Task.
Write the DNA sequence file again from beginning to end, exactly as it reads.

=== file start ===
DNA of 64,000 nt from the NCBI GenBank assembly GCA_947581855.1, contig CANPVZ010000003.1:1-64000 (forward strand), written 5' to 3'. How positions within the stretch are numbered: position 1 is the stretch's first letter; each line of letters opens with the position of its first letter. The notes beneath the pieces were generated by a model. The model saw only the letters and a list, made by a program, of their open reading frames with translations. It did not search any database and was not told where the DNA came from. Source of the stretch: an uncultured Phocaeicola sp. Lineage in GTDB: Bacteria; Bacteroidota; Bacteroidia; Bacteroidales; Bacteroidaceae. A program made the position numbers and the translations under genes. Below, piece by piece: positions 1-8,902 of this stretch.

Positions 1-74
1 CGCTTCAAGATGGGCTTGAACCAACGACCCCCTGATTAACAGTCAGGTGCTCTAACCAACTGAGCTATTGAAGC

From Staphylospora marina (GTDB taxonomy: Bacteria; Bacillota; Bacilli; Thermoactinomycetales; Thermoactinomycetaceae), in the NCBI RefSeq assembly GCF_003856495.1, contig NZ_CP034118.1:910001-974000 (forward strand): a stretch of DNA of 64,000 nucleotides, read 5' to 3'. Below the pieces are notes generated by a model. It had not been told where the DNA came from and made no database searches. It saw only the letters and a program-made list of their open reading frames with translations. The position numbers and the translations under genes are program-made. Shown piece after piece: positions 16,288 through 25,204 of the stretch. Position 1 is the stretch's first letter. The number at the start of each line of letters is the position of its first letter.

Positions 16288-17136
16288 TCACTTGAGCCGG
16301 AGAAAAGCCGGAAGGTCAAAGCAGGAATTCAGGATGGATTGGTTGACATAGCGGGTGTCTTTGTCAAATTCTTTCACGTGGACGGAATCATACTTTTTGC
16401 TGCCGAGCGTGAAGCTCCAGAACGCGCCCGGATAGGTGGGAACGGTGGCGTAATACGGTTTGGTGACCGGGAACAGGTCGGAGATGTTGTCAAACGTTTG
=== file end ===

DNA of 64,000 nt from the NCBI GenBank assembly GCA_947581855.1, contig CANPVZ010000003.1:1-64000 (forward strand), written 5' to 3'. How positions within the stretch are numbered: position 1 is the stretch's first letter; each line of letters opens with the position of its first letter. The notes beneath the pieces were generated by a model. The model saw only the letters and a list, made by a program, of their open reading frames with translations. It did not search any database and was not told where the DNA came from. Source of the stretch: an uncultured Phocaeicola sp. Lineage in GTDB: Bacteria; Bacteroidota; Bacteroidia; Bacteroidales; Bacteroidaceae. A program made the position numbers and the translations under genes. Below, piece by piece: positions 1-8,902 of this stretch.

Positions 1-74
1 CGCTTCAAGATGGGCTTGAACCAACGACCCCCTGATTAACAGTCAGGTGCTCTAACCAACTGAGCTATTGAAGC

From Staphylospora marina (GTDB taxonomy: Bacteria; Bacillota; Bacilli; Thermoactinomycetales; Thermoactinomycetaceae), in the NCBI RefSeq assembly GCF_003856495.1, contig NZ_CP034118.1:910001-974000 (forward strand): a stretch of DNA of 64,000 nucleotides, read 5' to 3'. Below the pieces are notes generated by a model. It had not been told where the DNA came from and made no database searches. It saw only the letters and a program-made list of their open reading frames with translations. The position numbers and the translations under genes are program-made. Shown piece after piece: positions 16,288 through 25,204 of the stretch. Position 1 is the stretch's first letter. The number at the start of each line of letters is the position of its first letter.

Positions 16288-17136
16288 TCACTTGAGCCGG
16301 AGAAAAGCCGGAAGGTCAAAGCAGGAATTCAGGATGGATTGGTTGACATAGCGGGTGTCTTTGTCAAATTCTTTCACGTGGACGGAATCATACTTTTTGC
16401 TGCCGAGCGTGAAGCTCCAGAACGCGCCCGGATAGGTGGGAACGGTGGCGTAATACGGTTTGGTGACCGGGAACAGGTCGGAGATGTTGTCAAACGTTTG